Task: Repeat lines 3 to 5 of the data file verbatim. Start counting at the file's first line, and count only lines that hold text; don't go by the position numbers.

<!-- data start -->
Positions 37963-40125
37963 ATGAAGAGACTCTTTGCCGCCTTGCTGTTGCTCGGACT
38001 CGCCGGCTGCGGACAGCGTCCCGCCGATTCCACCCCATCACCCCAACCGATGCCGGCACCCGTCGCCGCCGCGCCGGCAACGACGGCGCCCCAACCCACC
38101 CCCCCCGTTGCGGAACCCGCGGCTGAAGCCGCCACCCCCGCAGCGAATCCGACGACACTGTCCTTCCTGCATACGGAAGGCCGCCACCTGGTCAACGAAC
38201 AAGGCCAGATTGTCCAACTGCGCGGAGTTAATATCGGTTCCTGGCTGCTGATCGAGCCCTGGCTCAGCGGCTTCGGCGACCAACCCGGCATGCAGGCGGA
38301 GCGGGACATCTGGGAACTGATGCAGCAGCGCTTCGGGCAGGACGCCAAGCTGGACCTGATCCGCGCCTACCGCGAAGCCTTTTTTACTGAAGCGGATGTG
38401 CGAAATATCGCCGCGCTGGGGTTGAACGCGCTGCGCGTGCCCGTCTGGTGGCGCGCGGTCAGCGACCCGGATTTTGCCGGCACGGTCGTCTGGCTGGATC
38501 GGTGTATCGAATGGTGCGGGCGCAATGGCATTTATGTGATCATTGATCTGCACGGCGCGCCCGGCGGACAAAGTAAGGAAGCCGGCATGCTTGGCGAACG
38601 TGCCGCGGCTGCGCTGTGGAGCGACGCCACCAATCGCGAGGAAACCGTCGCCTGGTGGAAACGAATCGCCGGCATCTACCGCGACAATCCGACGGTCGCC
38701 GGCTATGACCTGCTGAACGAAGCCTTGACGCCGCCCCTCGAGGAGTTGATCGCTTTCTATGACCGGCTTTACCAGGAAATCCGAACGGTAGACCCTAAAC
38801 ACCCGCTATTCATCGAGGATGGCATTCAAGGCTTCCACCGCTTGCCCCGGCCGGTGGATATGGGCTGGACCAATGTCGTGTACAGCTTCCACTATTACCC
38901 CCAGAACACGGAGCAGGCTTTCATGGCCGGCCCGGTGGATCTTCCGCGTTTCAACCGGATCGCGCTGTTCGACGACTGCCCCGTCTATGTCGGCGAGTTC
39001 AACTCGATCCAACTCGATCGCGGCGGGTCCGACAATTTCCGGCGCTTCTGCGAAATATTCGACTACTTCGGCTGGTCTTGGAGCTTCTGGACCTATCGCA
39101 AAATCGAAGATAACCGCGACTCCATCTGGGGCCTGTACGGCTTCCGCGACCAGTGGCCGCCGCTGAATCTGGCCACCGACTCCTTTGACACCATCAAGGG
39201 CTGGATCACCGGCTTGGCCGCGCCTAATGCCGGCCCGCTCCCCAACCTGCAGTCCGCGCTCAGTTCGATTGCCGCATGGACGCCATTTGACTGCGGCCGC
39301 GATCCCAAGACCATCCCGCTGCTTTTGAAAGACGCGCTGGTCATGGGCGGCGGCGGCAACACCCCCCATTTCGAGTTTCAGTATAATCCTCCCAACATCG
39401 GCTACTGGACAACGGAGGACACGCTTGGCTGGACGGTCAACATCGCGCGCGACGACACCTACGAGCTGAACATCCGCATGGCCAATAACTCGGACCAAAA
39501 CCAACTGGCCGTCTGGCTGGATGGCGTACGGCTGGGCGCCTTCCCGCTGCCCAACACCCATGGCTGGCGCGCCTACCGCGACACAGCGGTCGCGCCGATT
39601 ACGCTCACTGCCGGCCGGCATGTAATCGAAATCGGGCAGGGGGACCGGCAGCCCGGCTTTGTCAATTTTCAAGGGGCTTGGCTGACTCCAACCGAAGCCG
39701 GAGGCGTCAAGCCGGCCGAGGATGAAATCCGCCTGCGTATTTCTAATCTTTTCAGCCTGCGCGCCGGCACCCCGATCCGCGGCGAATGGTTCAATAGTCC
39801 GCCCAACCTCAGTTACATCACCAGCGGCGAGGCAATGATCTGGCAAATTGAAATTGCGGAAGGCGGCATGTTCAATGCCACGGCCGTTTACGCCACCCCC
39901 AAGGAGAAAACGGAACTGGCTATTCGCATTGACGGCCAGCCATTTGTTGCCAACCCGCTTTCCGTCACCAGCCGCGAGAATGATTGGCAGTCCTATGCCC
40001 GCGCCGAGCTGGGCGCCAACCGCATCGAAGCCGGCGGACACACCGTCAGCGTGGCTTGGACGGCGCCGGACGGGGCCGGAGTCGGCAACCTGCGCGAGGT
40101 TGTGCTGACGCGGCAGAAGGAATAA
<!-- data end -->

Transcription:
38001 CGCCGGCTGCGGACAGCGTCCCGCCGATTCCACCCCATCACCCCAACCGATGCCGGCACCCGTCGCCGCCGCGCCGGCAACGACGGCGCCCCAACCCACC
38101 CCCCCCGTTGCGGAACCCGCGGCTGAAGCCGCCACCCCCGCAGCGAATCCGACGACACTGTCCTTCCTGCATACGGAAGGCCGCCACCTGGTCAACGAAC
38201 AAGGCCAGATTGTCCAACTGCGCGGAGTTAATATCGGTTCCTGGCTGCTGATCGAGCCCTGGCTCAGCGGCTTCGGCGACCAACCCGGCATGCAGGCGGA